2004 OPEN FORUM Abstracts
COMPARISON OF DRUG DELIVERY BY VARIOUS MDI SPACERS IN A NEONATAL LUNG MODEL
Rick Amato, BS,
RRT-NPS, James Johnson, BS, CRTT, Shelly Smith, RRT Cincinnati
Children’s Hospital Medical Center, Cincinnati, Ohio
Introduction: MDI delivery during mechanical ventilation requires a spacer, involving opening of the circuit and added dead space. We created an in line MDI adapter for the inspiratory limb of the neonatal circuit. This adaptor eliminates opening of the circuit and dead space, and the circuit acts as the reservoir. We measured drug delivery using our new MDI adaptor and different spacers or adaptors in a neonatal lung model to see if our MDI adaptor provided comparable drug delivery.
Materials and Methods: Our lung model was a Siemens™ Servo 300® ventilator and Ingmar Medical™ Neonatal Demonstration Lung. Ventilator settings were: Pressure Control (PC) mode, Rate 40 bpm, Peak Inspiratory Pressure (PIP) 20 cm H2O, PEEP 5 cm H2O, Inspiratory Time (Ti) 0.4 seconds. Spacers tested were placed between the patient wye and a filter located proximal to a 4.5mm ETT connected to the lung model, while our MDI adaptor was placed in the inspiratory limb of the circuit proximal to the patient wye. Two puffs of Albuterol MDI (17grams/ 90mcg per actuation) 30 seconds apart were given using each spacer and filters were changed and identified to each spacer. Drug levels were measured with a Beckman 640 spectrophotometer at a wavelength of 276 nm. A sample of HCL solution was used as a placebo, and zeroed. (Disposable supplies used were: Pall™ Breathing Circuit Filters (cat# BB50T), Airlife™ isothermal breathing circuit (cat# 9048-4H2), Monaghan™ AeroChamber® MV, Airlife™ Dual Spray Minispacer (cat# 002090), Airlife™ Minispacer (cat# 002092), Airlife™ Minispacer (cat# 002063), Airlife™ T-Adaptor (cat# 5941-504), and an actuator from an Airlife™ Minispacer (cat# 002063), modified to place the actuator in the inspiratory stream.)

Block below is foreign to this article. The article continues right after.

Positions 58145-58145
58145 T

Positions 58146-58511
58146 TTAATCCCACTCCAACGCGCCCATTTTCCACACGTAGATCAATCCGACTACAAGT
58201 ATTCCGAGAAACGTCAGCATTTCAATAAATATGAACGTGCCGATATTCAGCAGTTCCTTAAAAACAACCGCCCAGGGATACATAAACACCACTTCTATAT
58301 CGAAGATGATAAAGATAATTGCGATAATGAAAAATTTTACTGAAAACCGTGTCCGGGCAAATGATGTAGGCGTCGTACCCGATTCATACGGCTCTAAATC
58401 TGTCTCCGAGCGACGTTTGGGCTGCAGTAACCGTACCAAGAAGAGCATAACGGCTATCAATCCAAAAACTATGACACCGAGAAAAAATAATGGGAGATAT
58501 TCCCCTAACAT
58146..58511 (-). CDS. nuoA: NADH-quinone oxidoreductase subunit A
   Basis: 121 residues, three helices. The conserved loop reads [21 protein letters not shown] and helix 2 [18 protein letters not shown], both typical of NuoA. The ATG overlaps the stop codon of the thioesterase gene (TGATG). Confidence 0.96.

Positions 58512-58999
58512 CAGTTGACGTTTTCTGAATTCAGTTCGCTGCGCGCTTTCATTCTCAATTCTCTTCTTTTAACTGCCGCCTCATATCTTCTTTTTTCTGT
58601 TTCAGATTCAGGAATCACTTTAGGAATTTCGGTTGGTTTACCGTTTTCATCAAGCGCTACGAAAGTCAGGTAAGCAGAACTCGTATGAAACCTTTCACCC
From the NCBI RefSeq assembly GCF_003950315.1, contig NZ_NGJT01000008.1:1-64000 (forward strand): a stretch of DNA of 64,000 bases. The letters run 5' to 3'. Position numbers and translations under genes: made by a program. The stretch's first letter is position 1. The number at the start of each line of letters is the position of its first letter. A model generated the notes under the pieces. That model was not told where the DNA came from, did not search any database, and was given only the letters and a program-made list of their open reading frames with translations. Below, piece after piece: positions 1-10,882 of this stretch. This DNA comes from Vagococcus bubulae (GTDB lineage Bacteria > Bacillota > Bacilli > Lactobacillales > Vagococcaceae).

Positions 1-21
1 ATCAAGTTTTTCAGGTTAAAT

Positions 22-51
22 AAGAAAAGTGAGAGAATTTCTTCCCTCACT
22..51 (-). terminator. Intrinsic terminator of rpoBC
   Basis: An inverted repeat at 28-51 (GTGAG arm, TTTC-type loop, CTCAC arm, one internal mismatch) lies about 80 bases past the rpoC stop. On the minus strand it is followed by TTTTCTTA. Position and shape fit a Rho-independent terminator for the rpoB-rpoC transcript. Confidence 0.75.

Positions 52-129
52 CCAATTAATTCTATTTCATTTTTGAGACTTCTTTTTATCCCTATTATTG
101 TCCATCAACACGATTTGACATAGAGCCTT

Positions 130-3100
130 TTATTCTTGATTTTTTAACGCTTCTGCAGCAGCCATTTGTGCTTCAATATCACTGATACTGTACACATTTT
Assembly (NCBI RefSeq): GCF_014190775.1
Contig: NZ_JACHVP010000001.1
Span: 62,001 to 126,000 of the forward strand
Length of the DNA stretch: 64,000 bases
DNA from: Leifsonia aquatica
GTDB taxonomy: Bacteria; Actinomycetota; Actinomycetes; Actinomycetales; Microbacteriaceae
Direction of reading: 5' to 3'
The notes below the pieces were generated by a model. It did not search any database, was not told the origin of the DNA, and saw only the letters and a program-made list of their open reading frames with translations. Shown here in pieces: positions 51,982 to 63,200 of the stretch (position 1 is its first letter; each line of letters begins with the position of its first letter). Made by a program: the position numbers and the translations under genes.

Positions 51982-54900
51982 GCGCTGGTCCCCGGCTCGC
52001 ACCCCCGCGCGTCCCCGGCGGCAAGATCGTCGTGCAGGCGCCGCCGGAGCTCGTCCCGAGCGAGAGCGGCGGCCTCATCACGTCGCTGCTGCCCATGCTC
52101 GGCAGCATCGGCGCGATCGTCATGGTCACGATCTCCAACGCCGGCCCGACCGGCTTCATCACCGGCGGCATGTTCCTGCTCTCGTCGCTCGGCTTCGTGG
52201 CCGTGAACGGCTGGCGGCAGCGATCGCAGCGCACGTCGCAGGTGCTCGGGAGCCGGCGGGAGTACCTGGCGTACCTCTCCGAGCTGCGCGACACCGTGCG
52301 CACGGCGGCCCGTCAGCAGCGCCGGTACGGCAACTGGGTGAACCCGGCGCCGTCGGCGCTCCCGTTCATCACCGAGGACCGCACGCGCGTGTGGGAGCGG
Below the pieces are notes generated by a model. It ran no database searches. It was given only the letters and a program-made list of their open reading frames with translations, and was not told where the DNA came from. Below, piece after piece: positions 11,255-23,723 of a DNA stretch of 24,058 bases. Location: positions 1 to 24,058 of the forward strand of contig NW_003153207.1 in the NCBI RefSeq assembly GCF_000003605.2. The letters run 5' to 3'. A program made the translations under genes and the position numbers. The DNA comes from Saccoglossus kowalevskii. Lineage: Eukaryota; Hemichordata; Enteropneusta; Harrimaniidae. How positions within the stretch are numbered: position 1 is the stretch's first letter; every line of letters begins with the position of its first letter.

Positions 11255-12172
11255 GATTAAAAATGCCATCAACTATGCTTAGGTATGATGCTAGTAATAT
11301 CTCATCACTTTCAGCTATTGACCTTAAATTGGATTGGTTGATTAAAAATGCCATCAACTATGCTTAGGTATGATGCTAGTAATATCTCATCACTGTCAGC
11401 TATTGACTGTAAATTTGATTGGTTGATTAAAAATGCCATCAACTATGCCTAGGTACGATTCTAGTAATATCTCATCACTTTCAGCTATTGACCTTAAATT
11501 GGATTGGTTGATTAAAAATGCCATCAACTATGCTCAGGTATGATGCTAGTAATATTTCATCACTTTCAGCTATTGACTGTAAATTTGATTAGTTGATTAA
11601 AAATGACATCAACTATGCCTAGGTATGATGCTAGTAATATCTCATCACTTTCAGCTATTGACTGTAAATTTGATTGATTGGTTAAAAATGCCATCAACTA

Results: Averages were obtained, Monaghan™ AeroChamber® MV was found to deliver 0.0276mg/ml. Airlife™ Dual Spray Minispacer (cat# 002090) delivered 0.0322mg/ml. Airlife™ Minispacer (cat# 002092) delivered 0.0277mg/ml. Airlife™ Minispacer (cat# 002063) delivered 0.0244mg/ml. The “home made” MDI adaptor delivered 0.0270mg/ml.
Conclusion: While our “home made” MDI adaptor did not deliver the highest concentration of medication, the patient safety factors played an important role in our decision to use it. There was no increase in dead space, and our patients tolerated treatments better than using the adaptor that delivered the most medication. The circuit only had to be broken into once, and the adaptor could be left in-line. This enabled us to deliver an MDI with out disturbing the patient, or removing them from the ventilator.